As you may already know, on Wednesday 17th June 2015 at 03:00am my little Ava Louise Forbes-John entered the world four weeks early! (what an eager beaver!) This post has taken forever to write, partly being so busy & partly because I wasn’t sure how to get it all written in a single post!
So if there’s one thing I learnt about labour it is that it can be entirely unpredictable, birth plans go out the window & babies run on their own clock. It wasn’t as bad as I had thought it would be at all, and in hindsight, it was the biggest adrenaline rush I’d ever experienced. I’m glad I had prayed through the pregnancy & was pumped with faith not to be scared about labour, it definitely helped me stay calm and almost enjoy the experience. (note: almost: it was not fun). My labour wasn’t a bad one at all, my attempt at a ‘natural labour’ didn’t happen & I willingly took drugs, which helped ease the pain beautifully! I was induced after contracting really mildly for a day & Ava whizzed out after just a few hours of being in labour, so I really can’t complain. My pain was managed throughout and although it was fairly traumatising (hello?! a human being came out of my body!?) the bad memories quickly faded as everyone says they will, and six weeks on, I’ll admit that yes, I probably would do it again. (but not for a while please thank you.) Ava is amazing, so much personality & so hilarious, I really cannot imagine life without her.
For those of you who are content with the mini story above, or people who’d rather spare the details, the post ends here. However, here’s the full on account of how it all went down, grab a cuppa, I’ll tell it as dramatically and wonderfully as possible.
My Labour Story
I’m curled on the sofa watching DIY SOS. A wonderful little lady is telling a story about taking in her best friend’s children when I feel a trickle leaking out. Great. My pelvic floor is failing me, I’m 24 years old and wetting myself. The water didn’t stop, it actually kept coming and coming. What?! My waters have gone. I’m 36 weeks pregnant. Surely this isnt happening now. I want to use the birth centre. I want to wait another week. I ring my mum, who’s a midwife and let her know what’s happened, telling her I’m not even having contractions, I really doubt this baby is coming, but we should probably go to the hospital. I call Aaron, whos at a gig miles away and tell him the same thing.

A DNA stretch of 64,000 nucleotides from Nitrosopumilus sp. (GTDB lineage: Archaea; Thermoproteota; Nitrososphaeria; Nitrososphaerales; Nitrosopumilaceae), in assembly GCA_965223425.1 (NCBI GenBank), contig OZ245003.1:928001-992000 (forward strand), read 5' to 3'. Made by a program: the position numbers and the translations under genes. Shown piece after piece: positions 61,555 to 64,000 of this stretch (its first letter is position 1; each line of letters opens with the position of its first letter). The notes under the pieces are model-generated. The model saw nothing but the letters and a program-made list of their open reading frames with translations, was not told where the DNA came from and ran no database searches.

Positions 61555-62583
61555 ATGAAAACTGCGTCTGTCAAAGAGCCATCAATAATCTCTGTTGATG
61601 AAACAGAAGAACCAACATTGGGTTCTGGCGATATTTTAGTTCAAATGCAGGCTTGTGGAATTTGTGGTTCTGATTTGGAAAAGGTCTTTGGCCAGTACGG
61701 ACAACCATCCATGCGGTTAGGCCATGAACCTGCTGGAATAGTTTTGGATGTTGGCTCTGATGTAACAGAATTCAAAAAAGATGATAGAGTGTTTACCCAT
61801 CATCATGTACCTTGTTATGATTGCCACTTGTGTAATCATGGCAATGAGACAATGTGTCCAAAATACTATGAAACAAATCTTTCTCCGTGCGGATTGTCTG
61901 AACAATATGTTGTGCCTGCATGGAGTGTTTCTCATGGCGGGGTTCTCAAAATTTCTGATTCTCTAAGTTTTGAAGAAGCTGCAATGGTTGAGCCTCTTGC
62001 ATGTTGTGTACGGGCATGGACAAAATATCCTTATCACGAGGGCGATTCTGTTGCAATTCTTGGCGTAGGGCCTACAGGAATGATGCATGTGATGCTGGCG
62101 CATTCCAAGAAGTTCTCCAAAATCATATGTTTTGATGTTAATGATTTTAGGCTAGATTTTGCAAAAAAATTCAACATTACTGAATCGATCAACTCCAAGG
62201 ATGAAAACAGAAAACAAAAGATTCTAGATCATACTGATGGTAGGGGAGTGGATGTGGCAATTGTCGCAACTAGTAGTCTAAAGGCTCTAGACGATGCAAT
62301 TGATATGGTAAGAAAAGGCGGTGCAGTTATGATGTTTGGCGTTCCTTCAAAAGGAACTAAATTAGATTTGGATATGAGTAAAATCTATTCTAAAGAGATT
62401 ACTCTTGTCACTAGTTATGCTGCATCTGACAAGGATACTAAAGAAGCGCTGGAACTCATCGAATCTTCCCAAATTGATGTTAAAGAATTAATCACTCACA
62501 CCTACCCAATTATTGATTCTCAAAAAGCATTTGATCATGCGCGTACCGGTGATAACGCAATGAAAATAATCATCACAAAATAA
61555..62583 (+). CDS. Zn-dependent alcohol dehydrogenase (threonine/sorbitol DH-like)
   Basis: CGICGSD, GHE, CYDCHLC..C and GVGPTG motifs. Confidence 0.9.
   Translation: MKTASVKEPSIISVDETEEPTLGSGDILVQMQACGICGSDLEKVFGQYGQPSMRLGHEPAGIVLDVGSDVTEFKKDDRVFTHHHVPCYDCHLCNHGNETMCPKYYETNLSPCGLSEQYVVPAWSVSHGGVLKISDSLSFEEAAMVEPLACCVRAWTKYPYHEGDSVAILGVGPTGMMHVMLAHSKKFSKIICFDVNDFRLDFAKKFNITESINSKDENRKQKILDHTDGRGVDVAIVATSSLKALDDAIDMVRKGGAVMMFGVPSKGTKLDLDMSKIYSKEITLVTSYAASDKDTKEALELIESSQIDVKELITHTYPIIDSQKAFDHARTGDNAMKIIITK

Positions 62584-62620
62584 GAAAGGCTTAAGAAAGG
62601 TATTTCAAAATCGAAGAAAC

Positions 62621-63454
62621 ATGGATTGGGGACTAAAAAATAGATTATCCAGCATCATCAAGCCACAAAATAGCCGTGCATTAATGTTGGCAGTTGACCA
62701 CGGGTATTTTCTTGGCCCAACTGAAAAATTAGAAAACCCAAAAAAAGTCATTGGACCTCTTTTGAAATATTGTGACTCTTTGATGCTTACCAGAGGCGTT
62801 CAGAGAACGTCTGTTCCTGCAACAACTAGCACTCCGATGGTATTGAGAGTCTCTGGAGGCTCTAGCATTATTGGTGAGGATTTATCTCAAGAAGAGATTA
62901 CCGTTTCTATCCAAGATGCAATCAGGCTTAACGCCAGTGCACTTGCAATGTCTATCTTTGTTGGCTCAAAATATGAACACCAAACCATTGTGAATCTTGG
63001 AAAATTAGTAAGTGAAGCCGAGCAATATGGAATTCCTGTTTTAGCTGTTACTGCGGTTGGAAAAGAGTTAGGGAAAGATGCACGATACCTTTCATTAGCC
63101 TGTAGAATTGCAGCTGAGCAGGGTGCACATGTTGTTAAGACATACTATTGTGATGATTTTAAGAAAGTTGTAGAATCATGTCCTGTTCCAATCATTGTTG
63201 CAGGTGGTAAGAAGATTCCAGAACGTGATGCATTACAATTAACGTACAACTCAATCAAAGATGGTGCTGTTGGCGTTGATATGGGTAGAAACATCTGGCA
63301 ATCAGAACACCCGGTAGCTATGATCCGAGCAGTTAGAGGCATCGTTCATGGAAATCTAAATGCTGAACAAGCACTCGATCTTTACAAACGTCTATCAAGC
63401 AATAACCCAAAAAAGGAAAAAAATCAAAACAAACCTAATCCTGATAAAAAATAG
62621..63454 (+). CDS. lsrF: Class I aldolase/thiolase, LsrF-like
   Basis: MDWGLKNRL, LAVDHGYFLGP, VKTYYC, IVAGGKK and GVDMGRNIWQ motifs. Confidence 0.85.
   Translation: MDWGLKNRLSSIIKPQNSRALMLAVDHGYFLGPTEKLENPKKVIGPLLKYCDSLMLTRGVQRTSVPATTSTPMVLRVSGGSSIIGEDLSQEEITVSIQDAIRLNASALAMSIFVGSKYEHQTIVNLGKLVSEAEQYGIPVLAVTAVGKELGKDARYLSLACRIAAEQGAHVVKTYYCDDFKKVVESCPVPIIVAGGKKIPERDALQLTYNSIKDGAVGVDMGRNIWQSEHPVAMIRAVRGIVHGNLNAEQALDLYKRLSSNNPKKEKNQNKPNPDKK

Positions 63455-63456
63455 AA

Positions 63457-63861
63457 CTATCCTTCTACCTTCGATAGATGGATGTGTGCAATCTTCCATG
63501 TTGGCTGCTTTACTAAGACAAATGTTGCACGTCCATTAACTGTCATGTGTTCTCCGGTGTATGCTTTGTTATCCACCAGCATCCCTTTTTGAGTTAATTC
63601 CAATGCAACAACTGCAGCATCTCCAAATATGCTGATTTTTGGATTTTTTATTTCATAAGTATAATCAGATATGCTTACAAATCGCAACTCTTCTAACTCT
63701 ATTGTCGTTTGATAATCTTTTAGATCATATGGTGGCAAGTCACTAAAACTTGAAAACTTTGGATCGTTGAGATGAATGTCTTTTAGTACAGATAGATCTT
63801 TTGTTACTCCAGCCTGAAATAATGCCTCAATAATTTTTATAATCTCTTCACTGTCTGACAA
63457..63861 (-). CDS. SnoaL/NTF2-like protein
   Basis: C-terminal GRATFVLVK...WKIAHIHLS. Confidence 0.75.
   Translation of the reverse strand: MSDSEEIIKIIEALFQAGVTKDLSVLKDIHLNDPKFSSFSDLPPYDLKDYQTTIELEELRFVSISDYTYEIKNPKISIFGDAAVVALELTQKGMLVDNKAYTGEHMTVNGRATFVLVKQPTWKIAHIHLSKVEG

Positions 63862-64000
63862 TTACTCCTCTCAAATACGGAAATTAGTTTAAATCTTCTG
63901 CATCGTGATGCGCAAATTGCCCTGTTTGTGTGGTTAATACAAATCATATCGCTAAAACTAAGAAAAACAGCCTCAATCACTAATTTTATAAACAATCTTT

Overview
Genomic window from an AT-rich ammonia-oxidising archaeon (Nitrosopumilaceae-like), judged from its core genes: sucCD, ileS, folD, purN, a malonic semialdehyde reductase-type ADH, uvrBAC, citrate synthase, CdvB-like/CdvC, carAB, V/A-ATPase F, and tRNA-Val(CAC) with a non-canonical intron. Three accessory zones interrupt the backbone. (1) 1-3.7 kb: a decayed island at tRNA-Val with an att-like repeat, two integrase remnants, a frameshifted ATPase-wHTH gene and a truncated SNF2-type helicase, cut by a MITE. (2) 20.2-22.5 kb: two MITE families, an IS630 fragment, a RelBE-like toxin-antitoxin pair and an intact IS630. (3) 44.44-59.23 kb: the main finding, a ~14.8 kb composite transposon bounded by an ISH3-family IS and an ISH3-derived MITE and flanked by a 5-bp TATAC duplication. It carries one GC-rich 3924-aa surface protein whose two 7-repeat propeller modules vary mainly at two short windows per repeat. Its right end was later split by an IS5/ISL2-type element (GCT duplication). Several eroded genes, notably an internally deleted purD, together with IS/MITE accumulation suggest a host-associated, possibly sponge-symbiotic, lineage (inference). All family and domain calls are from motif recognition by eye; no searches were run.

“Don’t worry, the baby definitely isn’t coming, do your gig and come after.”
“Are you sure, babe?”
“Positive, I’ll be fine!”
He decides to jump in the car and meet us at the hospital. It’s around 10pm when I’m admitted into triage and great, contractions have begun! A nice midwife hooks me up to the machine and dismisses the contractions as “mild tightenings”. (I don’t EVER want to hear that phrase again in my life.) So I get seen by the doctor who says I’ll be staying over night and if labour hasn’t begun in 24 hours I’ll be induced. Fab. I’ve heard induction really hurts, like REALLY hurts. I don’t want to be induced. I’m going into labour on my own, come on baby lets get this show on the road.
The night is awful. The contractions get closer together, then ease off, then closer then ease off. They aren’t ever excruciating, but enough to stop me from getting any sleep, not to mention there’s no signal in the ward so I’m completely on my own, bouncing on the birthing ball and begging morning to hurry up. The day drags. My mum and Aaron return to keep me company but it’s a slow boring day, I can’t move much but I’m still technically not in labour. Finally in the evening the midwife tells me I’ll hopefully be moving to the labour ward and being seen by the consultant then induced. Yes! Anything is better than just waiting here alone.
Aaron and my mum come back and meet me in the labour room. It’s a lot bigger than I’d imagined, there’s a load of equipment and I’m lying in the bed when I suddenly feel really disheartened.
“I feel like I can’t do this. I’ve been in pain all day and it’s for nothing. I’m not in labour. I’m not dilated. I don’t get what the point is of these stupid mild tightenings.”